Russia Says British Destroyer’s Action a Provocation, Violation of International Law

The Kremlin voiced regret (the word of the Russian government news agency TASS) over yesterday’s incident – that should be Incident – with the British guided-missile destroyer HMS Defender targeting its missiles at Crimea while in Russian territorial waters. One might try to imagine which word or words the White House and State Department – make that the Defense Department – would have employed under analogous conditions (a similar event off the coast of Florida, say) in lieu of regret.

The British warship, some 1,700 miles from home, is one of three from NATO nations in the Black Sea currently – the destroyer USS Laboon and the Dutch frigate HNLMS Evertsen being the others – with a veritable armada ready to descend on the Black Sea on June 28 for the U.S.- and Ukraine-led 32-nation Sea Breeze exercise. Russia also regrets the upcoming naval maneuvers, stating they could give rise to “the risk of unintentional incidents.” A person might wonder how unintentional they would be.

Russian President Vladimir Putin’s spokesman Dmitry Peskov characterized yesterday’s action as a deliberate provocation that violated international law. His exact words are: “We consider that the British destroyer has carried out [a] provocation. Moreover, we regret [it] as this was [a] deliberate and prepared provocation.” Having spoken those words to the Russian press corps, his duty is done and Sea Breeze comes next – with a few provocations of its own most likely.

Yet Peskov went on. Not only does he regret yesterday’s provocation, he is concerned about it. You don’t want to contend with him or his boss when they’re concerned about something. In fact yesterday the Russian Air Force deployed a Sukhoi-24M bomber to drop bombs in the sea in front of the destroyer. The British Defense Ministry immediately denied that Russia had dropped bombs. One of the few times in history – perhaps the only one – in which the nation on the receiving end of a bombing claimed it didn’t happen.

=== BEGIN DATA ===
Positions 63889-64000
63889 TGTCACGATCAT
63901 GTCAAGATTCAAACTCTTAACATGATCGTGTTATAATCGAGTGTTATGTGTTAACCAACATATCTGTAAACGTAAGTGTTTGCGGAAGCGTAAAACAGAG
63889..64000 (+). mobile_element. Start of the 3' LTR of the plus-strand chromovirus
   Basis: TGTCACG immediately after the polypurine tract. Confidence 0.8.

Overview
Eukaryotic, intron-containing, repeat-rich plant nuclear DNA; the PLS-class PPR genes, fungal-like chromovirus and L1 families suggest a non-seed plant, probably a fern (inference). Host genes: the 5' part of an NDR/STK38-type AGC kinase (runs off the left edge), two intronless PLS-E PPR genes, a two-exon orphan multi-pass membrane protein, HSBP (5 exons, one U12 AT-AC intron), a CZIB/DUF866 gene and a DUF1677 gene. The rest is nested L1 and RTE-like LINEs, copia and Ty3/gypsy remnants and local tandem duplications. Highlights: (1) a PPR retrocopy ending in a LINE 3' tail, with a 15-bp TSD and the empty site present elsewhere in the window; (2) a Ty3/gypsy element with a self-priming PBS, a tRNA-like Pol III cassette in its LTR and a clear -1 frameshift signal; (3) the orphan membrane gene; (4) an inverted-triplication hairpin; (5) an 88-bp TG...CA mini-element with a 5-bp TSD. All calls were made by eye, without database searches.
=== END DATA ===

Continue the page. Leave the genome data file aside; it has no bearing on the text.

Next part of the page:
When Turkish President Recep Tayyip Erdoğan completes the Istanbul Canal connecting the Black Sea to the Sea of Marmara the real fun will begin. As Erdoğan frequently reminds the world, the new canal will not be subject to the terms and limitations of the 1936 Montreux Convention as is the Borporus and as such the U.S. and NATO can send as many warships to the Black Sea as they choose to. A person will be able to walk on them from one end of the Black Sea to the other without getting his feet wet.

When that occurs Russia will be concerned. It will express regret.

Author: Rick Rozoff

Rick Rozoff has been involved in anti-war and anti-interventionist work in various capacities for forty years. He lives in Chicago, Illinois. He is the manager of Stop NATO. This originally appeared at Anti-Bellum.